One of the most well-known of Chinese cities in the West, Xi’an, with its population of over 12 million, is one of China’s megacities (or megalopolises). It is very important historically, as one of the country’s oldest cities and the eastern end of the Silk Road, and modern Xi’an is built on the sites (with many names, including Chang’an) of the ancient capital cities of several dynasties. As such, there are a great many (almost too many) sources of information about Xi’an on the internet. I’ve listed a few below as a starter:
Travel China Guide
Along with Xi’an’s importance and fame come tourism and traffic. Both can be unbearable. It is also one of the hottest places I’ve ever been. In fact, it was so hot during my stay there, that I had to leave (the lowest daytime temperature was 43 degrees C before noon. In the afternoons, it probably got up to about 50, but I spent much of that time cowering in my hotel room with the airco on maximum power, waiting for the sun to go down). Nevertheless, it is still well worth a visit for as long as you can stand it.
My own visit was also marred by vast roadworks taking place around the city centre (probably for the subway system, the first line of which opened in 2011), making it difficult to walk around. Fortunately, I did manage to take in most of the more significant sites and try some local food specialities.
There were different exhibitions (furniture, drums) on each floor of the Drum Tower, and I even caught a drum troupe rehearsing (sadly, I can’t post videos on this site). Close by the Drum Tower (above) in the centre of town is the Bell Tower (below).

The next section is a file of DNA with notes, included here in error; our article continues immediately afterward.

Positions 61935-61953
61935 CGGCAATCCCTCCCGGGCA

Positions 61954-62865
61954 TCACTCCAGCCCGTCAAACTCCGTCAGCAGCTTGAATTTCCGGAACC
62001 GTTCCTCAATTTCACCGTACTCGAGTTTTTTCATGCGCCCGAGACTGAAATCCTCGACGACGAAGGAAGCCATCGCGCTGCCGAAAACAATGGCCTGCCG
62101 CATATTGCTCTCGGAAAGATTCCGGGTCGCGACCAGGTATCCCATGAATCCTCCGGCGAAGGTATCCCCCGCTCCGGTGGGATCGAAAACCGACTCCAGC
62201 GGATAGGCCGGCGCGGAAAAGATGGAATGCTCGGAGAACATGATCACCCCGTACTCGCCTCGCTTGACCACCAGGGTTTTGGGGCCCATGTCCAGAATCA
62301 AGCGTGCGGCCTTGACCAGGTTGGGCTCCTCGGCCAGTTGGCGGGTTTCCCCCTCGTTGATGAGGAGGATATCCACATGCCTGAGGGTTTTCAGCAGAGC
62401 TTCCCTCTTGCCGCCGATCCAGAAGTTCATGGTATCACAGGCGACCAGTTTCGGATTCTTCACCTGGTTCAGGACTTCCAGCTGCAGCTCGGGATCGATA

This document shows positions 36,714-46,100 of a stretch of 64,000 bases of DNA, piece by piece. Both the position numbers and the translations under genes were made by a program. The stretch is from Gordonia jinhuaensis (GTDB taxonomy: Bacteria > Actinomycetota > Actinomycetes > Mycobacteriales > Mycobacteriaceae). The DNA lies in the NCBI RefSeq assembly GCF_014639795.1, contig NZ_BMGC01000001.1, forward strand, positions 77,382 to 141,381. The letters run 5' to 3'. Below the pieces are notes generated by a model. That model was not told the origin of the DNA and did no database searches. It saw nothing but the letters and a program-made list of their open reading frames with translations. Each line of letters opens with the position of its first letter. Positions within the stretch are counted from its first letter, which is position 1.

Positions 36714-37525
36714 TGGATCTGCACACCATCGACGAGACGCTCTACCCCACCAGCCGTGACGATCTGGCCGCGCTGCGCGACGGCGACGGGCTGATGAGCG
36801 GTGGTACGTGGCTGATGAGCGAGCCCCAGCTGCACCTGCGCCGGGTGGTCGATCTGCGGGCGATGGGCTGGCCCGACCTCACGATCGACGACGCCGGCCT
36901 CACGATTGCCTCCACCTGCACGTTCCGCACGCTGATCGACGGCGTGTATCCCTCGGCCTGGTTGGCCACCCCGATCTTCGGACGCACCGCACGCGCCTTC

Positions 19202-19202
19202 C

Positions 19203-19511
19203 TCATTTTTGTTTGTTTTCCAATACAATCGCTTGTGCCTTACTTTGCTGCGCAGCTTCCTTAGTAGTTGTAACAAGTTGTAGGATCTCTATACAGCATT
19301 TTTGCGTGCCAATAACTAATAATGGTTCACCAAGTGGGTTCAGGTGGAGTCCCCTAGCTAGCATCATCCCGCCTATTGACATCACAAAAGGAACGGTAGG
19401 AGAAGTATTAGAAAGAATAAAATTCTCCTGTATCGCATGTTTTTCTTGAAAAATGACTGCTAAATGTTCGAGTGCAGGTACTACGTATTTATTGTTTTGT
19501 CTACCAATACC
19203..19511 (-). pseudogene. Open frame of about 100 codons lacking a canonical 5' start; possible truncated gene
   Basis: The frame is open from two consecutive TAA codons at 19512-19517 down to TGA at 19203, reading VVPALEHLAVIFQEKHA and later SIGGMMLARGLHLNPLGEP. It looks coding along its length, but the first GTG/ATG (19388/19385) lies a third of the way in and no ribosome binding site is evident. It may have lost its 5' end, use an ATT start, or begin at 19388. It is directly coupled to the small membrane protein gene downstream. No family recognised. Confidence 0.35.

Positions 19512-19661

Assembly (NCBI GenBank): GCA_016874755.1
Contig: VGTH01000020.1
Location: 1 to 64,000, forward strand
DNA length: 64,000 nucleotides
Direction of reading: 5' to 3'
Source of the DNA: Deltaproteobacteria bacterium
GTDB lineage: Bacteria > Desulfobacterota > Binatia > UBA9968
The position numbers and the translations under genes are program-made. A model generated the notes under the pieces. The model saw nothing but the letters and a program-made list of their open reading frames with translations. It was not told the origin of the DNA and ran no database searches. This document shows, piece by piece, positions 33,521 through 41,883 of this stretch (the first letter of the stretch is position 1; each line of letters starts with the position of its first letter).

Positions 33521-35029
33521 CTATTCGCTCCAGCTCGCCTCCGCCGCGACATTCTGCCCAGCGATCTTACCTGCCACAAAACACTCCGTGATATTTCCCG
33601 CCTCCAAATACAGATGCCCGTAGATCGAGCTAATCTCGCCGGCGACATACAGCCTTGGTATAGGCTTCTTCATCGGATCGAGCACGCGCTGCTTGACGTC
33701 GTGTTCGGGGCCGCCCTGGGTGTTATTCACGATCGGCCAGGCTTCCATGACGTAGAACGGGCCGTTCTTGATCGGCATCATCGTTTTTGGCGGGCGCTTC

I had brunch in the Muslim quarter before it got really busy (about 30 minutes later). I would come back again the next day, because the food was good – and pretty cheap off the main “Islamic street” (e.g. I had Yangrou Paomo at a breakfast place for 2 Yuan, instead of 40 Yuan on the main – touristy – drag) with lots of local specialities – I tried several, but far from all.
There are several official tourist sites in Xi’an (as distinct from just interesting things to see), and it’s a pretty good place to be – if not for the heat and traffic. Two of the major sites are the Great and Small Wild Goose Pagodas. There is obviously a difference in size, but also in use: the GWGP grounds (or rather the Da Ci’en Temple grounds, of which the pagoda is a part) are used for the usual communal exercises and dancing, with lightshows and special displays in the main square, and there is a college (of music?) on one side, while the SWGP is quieter and more ornamental.
The Small Wild Goose Pagoda is also a part of a temple, the Jianfu Temple, which also contains Xi’an Museum (I didn’t have time to go there). The stairs within the pagoda are pretty narrow and quite hard work, which means that few tourists (almost no Americans) make it to the top, but the views are good for those who do.